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--- file makebackup.sh

mysqldump --all-databases | gzip -9 > /backup/temp_db.gz
tar -Pcf /backup/temp_ftp.tar /public_html/
tar -Pcf /backup/temp_backup.tar /home/temp_db.gz /backup/temp_ftp.tar
sleep 60 && /backup/upload.sh $DATE

--- file upload.sh

#!/usr/bin/expect -f

# connect via scp
spawn scp /backup/temp_backup.tar root@mybackup.com:/home/backup_$argv.tar
expect {
-re ".*es.*o.*" {
exp_send "yes\r"
-re ".*sword.*" {
exp_send "mypassword\r"

Why this does not work, i don't want to use sleep i need to know when last tar is over and execute file upload.sh. Instead it always executes as soon as last tar file starts.

&& does not do anything even if i remove sleep 60

share|improve this question
Looks like a good one for unix.stackexchange.com –  jwd Dec 16 '11 at 3:10

1 Answer 1

up vote 0 down vote accepted

As you say 'Instead it always executes as soon as last tar file starts', normally that means there is an '&' at the end of the line OR are you sure the tar is really working? Are you looking at an old tar.gz that was created early on? Make sure it is a new tar file that is correct size. Edit I'm not saying you have to delete files, just dbl-check that what is being put into the final tar makes sense.

Are you checking the sizes of input files to your final tar cmd? (/home/temp_db.gz /backup/temp_ftp.tar)? Edit By this I mean, that an uncompressed tar file (temp_ftp.tar) should be just slightly larger than the sum of sizes of all files it contains. If you know that you have 1 Meg of files that compose temp_ftp.tar, and the file is 1.1 Meg, that is good, if it is .5 Meg, then that is bad. (Also consider gziping the whole thing to reduce transmission time to your remote host). Your compressed db file, hard to say, presumably that is working, if the file size is something like 25 bytes, then that indicates an error in creating the file.

Otherwise what you are saying really seems impossible. It is one of these things, or something else is bollixing things up.

One way to debug how long the last tar is taking is to wrap the command in two date commands, i.e.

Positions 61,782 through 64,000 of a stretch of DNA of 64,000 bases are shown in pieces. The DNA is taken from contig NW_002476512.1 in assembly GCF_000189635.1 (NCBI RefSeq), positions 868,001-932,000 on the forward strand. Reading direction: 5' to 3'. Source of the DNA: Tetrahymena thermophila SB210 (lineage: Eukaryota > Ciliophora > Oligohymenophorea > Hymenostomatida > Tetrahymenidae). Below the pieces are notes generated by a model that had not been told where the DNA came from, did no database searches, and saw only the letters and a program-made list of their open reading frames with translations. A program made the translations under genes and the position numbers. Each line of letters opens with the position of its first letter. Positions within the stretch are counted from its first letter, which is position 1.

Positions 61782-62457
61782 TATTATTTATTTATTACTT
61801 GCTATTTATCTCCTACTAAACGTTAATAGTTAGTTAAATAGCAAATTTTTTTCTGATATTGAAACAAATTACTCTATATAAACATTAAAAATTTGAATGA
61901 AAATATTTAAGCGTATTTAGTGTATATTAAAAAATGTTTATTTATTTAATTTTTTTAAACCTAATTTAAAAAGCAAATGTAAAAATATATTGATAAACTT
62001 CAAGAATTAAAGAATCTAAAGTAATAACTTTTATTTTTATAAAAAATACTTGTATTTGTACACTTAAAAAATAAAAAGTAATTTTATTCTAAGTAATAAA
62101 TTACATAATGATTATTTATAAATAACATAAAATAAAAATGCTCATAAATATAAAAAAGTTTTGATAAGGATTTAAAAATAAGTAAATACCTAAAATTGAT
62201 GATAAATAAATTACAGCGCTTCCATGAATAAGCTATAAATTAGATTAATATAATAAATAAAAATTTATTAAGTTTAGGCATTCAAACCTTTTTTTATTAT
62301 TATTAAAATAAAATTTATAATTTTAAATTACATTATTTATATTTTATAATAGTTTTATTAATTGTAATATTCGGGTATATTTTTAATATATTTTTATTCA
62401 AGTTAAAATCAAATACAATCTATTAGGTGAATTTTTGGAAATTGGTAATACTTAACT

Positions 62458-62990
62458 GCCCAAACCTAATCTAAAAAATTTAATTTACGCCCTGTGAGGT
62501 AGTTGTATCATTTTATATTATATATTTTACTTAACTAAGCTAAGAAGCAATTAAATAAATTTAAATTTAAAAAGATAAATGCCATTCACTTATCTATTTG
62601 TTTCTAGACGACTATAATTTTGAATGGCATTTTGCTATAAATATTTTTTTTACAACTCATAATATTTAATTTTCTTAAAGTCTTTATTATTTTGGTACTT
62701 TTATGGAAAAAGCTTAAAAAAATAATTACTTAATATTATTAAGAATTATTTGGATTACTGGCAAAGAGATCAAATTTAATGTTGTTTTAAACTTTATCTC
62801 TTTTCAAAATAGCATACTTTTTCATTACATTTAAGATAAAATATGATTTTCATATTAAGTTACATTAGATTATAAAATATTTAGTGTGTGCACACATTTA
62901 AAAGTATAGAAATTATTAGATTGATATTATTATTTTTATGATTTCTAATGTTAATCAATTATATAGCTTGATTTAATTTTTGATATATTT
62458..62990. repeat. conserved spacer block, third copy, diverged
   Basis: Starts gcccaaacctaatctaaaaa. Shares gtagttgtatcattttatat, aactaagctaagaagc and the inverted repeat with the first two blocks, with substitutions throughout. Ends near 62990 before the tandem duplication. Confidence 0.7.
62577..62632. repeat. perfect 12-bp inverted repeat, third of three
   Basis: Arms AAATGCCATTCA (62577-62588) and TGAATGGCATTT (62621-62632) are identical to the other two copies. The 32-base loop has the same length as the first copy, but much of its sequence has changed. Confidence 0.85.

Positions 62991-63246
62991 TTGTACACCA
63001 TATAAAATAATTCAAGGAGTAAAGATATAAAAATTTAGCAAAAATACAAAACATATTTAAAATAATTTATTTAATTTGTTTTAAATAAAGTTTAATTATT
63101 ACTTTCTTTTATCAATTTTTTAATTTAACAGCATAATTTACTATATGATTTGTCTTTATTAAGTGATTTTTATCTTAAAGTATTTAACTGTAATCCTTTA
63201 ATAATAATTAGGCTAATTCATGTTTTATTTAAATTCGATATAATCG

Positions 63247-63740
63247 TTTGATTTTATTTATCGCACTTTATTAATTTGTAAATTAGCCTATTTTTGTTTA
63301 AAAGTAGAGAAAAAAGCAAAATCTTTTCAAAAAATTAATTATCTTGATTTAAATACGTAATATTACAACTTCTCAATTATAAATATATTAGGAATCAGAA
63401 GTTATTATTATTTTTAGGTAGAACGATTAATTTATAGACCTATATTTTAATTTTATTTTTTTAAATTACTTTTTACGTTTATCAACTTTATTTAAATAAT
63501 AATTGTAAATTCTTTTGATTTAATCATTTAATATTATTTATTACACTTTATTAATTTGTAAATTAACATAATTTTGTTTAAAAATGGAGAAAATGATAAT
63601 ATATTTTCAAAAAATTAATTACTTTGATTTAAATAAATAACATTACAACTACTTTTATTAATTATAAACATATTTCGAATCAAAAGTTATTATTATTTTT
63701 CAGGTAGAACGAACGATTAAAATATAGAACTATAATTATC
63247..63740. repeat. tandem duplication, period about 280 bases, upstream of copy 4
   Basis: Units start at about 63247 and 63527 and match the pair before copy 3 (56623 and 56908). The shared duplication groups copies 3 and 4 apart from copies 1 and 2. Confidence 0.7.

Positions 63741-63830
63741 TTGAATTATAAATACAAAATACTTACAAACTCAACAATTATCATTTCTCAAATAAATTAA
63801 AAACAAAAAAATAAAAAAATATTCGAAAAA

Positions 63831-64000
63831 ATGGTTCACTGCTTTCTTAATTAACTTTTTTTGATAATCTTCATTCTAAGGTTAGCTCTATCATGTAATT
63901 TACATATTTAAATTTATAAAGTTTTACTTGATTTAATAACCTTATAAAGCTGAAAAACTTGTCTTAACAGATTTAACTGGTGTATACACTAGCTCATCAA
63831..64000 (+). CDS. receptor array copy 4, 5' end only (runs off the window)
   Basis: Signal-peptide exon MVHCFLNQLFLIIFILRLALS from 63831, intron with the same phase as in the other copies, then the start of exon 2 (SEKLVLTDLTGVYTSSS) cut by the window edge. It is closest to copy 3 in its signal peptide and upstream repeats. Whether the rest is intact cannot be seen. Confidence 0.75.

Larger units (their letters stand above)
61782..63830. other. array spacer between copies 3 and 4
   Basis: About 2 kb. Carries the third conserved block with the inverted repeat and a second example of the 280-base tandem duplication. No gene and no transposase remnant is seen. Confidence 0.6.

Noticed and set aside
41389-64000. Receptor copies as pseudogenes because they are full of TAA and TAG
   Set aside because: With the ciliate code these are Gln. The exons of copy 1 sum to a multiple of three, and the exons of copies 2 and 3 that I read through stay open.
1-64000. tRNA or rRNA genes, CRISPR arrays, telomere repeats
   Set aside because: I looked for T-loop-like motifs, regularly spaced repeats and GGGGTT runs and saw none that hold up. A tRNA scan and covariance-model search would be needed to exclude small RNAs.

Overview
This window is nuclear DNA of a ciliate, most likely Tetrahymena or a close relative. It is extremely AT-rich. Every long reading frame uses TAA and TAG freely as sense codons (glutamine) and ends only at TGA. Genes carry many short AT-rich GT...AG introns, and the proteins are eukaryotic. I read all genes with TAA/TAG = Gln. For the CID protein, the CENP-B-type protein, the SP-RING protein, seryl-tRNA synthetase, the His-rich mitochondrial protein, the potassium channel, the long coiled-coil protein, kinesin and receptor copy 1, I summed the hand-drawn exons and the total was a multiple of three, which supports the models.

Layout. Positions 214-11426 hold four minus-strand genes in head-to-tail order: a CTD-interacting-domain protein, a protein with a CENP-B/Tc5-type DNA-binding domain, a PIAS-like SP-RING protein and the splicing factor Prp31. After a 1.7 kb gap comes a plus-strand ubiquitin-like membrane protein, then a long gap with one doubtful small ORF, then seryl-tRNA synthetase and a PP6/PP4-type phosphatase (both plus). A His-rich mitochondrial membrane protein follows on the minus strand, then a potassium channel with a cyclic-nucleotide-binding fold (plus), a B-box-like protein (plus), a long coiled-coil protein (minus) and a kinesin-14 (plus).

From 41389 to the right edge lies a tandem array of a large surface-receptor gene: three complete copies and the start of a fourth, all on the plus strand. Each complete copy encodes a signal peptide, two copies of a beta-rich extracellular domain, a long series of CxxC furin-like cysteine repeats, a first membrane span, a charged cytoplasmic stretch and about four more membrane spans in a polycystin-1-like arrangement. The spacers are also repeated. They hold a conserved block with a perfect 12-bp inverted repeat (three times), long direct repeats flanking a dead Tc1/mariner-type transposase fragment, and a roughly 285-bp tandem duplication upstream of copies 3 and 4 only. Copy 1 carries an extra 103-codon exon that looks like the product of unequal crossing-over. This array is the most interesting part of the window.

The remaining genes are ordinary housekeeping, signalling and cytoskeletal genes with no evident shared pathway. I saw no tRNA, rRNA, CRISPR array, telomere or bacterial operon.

tar -Pcf /backup/temp_backup.tar /home/temp_db.gz /backup/temp_ftp.tar

printf "return code from quick tar was ${rc}\n"

Also, per your title, 'check previous step', I've added capturing the return code from tar and printing the value.

Again, to reinforce what you know already, in a linux shell script, there is no way (excepting a background job with the '&' char) for one command to start executing before the previous one has completed.

EDIT ownership and permissions on your files might be screwing things up is ownership and permissions on your files. use \

ls -l  /backup/temp_backup.tar /home/temp_db.gz /backup/temp_ftp.tar

to confirm that your userID owns the files and and that you can write to them. If you want to, edit your posting to include that information.

Also, your headline says 'cron' : are you capturing all of the possible output of this script to help debug the situation? Turn on shell debugging with set -vx near the top of makebackup.sh. Add debugging output to your tar cmd '-v'.

Capture the cron output of your whole process like

59 23 31 12 * { /path/to/makebackup.sh 2>&1 ; } > /tmp/makebackup.`/bin/date +\%Y\%m\%d.\%H\%M\%S.trace_log 

And be sure you don't find any error messages.

( Crontab sample, min hr day mon (day-of-week, 0-6 or *) , change date/time to meet your testing needs)

Your expect script uses '\r', don't you want '\n' in the Unix/linux environment. If you're a Windows based server, then you want '\r\n' .

Edit does the expect script work, have you proved to your satisifaction that files are being copied, are they the same size on the backup site, does the date change?

If you expect backups to save your systems someday, you have to develop a better understanding of how the whole process should work and if it is working as expected. Depending on your situation and availability of alternate computers, you should schedule a test of your restoring your backups to see if they will really work. As you're using -P to preserve full-path info, you'll really need to be careful not to overwrite your working system with old files.

To summarize my advise, double-check everything.

I hope this helps.

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I am not good at linux script to begin with. Content of the file including top part (#!/bin/bash) are all here. "upload.sh" is something i found online. I did not delete old files before starting scripts i thought there no need, i will try with deleting them. What do you mean if i check input size of files for final tar command, i would not know what size they should be as files on my website increase every day or is there something else you mean? –  JohnA Dec 16 '11 at 4:28
See my edits. Good luck. –  shellter Dec 16 '11 at 15:09
Size of my temp_ftp.tar is ~500mB indeed file archive file create good no error i deleted them at beginning of script and i do delete them in beginning of script now –  JohnA Dec 17 '11 at 1:41
Did check the debug info it does not give any more info its just temp_ftp.tar created then, upload.sh finishes in 2 seconds after tar finished which is not true because it takes about 10-20 seconds for it to really finish when run by hand or manually. Can someone test this on his system and see if you get same results? I it does work when i jsut run ./makebackup.sh so i dont understand why it does not work from cron, in cron user shown as root too. –  JohnA Dec 17 '11 at 4:26
I"ll look at this sometime this weekend. Good luck. –  shellter Dec 17 '11 at 5:12

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